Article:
Study Group Wisdom of Contemporary Witnesses (WEIZEN)
Founding process and objective of the WEIZEN study group
On October 9th 2019, at 11:00h, the study group WEIZEN (wisdom of contemporary witnesses) was founded in the house of Ursula Dallwitz-Wegner by four elderly people and one academic, with the objective to hand down knowledge, political experience and life lessons to younger people and following generations. The project is based on the intergenerational studies seminar Ethik der Generationen (ethics of generations) founded by Dr. Ehret, where elderly people and students at Heidelberg University discuss social issues on a theoretical, ethical and pedagogical level. In this context, Ursula von Dallwitz-Wegner pointed out the duty of elderly people to pass on their cultural and historical knowledge to younger generations. The authenticity of this knowledge, according to Mr. Sammet, traces back to the fact that elderly people, like no others, are connected to the past. The centrepiece in that is the dialogue (in the sense of Socratic questioning) in which truth and wisdom can be conveyed. The efficiency of the dialogue could be proven multiple times.
The last remaining contemporary witnesses of World War II are available for questions on National Socialism (propaganda, obligation, parental behaviour etc.), the post-war years, and in some cases even the Weimar Republic. They furthermore possess an profound knowledge about associated topics just like the sense of belonging, dictatorship and democracy, East-West-differences, planned economy and market economy, which all can be easily refreshed in conversations with younger people.
The study group considers its work as a contribution to the education process of society by old age. Such an education manifests itself by respecting one’s elders and the historical and cultural role they play. In its informal dimension it functions as a fundamental socialisation of different ages and ties in with thoughts and ideas of great philosophers. The intergenerational dialogue is the highest form of communication.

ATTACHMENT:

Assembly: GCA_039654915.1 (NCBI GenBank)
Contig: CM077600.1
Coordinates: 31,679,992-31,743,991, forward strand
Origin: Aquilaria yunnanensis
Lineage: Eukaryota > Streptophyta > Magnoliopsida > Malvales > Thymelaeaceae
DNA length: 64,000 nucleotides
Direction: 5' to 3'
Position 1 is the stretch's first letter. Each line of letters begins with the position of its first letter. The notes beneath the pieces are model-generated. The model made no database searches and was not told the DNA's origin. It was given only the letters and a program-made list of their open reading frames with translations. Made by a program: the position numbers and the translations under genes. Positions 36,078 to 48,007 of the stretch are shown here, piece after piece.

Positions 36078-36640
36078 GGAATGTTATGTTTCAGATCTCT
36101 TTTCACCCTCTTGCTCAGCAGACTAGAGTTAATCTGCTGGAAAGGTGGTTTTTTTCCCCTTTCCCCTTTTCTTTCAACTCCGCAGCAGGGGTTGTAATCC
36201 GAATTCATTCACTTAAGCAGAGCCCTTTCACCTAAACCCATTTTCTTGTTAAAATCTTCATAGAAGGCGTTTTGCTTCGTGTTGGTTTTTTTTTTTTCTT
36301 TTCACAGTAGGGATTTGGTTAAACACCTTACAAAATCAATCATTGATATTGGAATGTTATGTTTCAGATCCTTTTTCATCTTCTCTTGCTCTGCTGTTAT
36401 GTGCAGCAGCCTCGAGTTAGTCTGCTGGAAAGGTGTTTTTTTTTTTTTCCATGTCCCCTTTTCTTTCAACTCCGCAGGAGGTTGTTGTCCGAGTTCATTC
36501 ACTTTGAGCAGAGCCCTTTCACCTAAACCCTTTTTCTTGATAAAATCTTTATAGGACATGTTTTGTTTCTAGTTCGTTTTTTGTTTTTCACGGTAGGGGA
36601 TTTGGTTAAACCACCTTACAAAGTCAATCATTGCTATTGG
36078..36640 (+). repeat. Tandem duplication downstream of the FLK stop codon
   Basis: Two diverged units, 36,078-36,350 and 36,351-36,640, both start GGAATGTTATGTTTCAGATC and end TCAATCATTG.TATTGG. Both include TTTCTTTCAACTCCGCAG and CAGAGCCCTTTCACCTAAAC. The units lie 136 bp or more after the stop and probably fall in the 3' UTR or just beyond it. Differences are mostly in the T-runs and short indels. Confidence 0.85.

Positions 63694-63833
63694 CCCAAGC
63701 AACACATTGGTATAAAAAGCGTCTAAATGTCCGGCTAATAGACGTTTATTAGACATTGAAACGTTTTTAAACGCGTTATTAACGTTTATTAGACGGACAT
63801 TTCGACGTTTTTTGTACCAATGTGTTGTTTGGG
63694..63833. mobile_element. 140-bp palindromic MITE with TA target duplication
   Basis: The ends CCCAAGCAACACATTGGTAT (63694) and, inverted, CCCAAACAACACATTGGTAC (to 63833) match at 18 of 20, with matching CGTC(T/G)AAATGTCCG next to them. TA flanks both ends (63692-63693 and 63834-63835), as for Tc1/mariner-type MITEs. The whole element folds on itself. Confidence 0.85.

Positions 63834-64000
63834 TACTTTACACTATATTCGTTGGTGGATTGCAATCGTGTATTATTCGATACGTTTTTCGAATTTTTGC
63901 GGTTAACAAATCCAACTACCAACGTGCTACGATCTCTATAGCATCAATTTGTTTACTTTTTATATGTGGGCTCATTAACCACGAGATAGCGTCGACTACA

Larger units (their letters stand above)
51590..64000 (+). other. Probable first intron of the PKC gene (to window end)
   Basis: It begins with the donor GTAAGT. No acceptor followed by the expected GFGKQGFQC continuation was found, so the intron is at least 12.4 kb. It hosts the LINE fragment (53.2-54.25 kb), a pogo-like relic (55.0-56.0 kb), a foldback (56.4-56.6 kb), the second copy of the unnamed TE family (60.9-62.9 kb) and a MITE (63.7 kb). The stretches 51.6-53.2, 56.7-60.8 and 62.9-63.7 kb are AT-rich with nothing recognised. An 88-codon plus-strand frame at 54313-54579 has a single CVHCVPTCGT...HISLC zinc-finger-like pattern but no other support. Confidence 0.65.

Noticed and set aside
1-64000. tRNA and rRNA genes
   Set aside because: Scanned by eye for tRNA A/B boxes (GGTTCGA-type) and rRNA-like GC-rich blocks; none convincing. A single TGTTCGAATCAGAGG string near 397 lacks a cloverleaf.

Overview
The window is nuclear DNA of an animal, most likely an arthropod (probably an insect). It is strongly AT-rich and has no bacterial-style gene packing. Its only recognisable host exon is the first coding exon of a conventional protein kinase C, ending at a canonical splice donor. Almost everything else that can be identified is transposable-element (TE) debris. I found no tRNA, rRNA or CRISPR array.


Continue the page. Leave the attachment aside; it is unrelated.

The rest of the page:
We encourage the self-reflective historical learning in dialogue and guarantee a maximum of traditional-exemplary, critical and genetic construction of meaning.
We are currently looking for older and younger people who would like to write letters.
Please contact us via mail: email@example.com.
Dr. phil. Sonja Ehret (chairperson und founder)
Ursula von Dallwitz-Wegner, (1922-2020, founder)
Ingrid Michligk, Jg. 1927 (founding member)
Gerhard May, Jg. 1932 (founding member)
Gerhart Sammet, (1928-2020, founding member)
Elders: Inge Burck, Jg. 1925, Doris Ebert, Jg. 1928, Johanna Ittner, Jg. 1932, Renate Kudla, Jg. 1932, Rosemarie Schnepf, Jg. 1927, Gertrud Ulbricht, Jg. 1920, Olga Gräf, Jg. 1932, Edith Wendt, Jg. 1931
Students: Jasmin Alaeddine, Franziska Cengiz, Johannes Hitzegrad, Alice Kübler, Miguel Andres Rapp
The study group was awarded the prize of the community foundation Heidelberg.
If you are interested in participating in this project, regardless of your age, please feel free to get in touch.
The WEIZEN study group works dialogically. In dialogues and polylogues, supported by Socratic questions, truth and wisdom shall be brought to light. But what does dialogue even mean? We understand dialogue as a verbal encounter between people. When young and older people meet in this in-between, their encounters should be of certain quality, because this is where the anthropological meets the ontological. Buber emphasizes the joint productivity that these situations hold because of the potential of interpersonal communication to deduce the unknown.
The productivity of the dialogue between the young and the old is - due to the propulsive course in precisely these two life phases – accelerated (Ehret 2019). All the provided material is approved by the involved dialogue partners. The results shall be complemented by implementations into society. Please address inquiries to Dr. Ehret.
The study group was also active in the summer term 2020. Young and old reflected in dialogues via letters about time and temporality, acceleration and stagnation, as well as about human virtues from the past, the present and the future. At the end of the term, dialogues about the latest human rights issues were held. A publication is currently under review.
In the winter term 2020/2021, our seminar series continued with digital support on the topic Changing culture of life – a intergenerational dialogue in our classical format. Visits to elderly people took place in compliance with the pandemic induced hygiene rules (mask, distance, test) in order to maintain the dialogic and social contact. Furthermore, the seminar provided alternatives where dialogues could be held via letter or phone. Find the highlights of our winter term listed below.
In the summer term 2021 we went on a journey with our seminar Ethik der Generationen. The topic was: Living responsibly – an ethical journey for young and old. 15 young students and 15 elderly people encountered in either a real dialogue at the elders’ home or alternatively on the phone or in letters. Following you can find the highlights of our summer term.
Ehret, S. (2021): Daseinsthemen Hochbetagter am Lebensende. Eine retrospektive Interpretation. Pro Alter 1/21, 23-26.
Ehret, S. (2021): Der Arbeitskreis WeiZen (Weisheit der Zeitzeugen). Pro Alter 2/21.
Contributions of study group members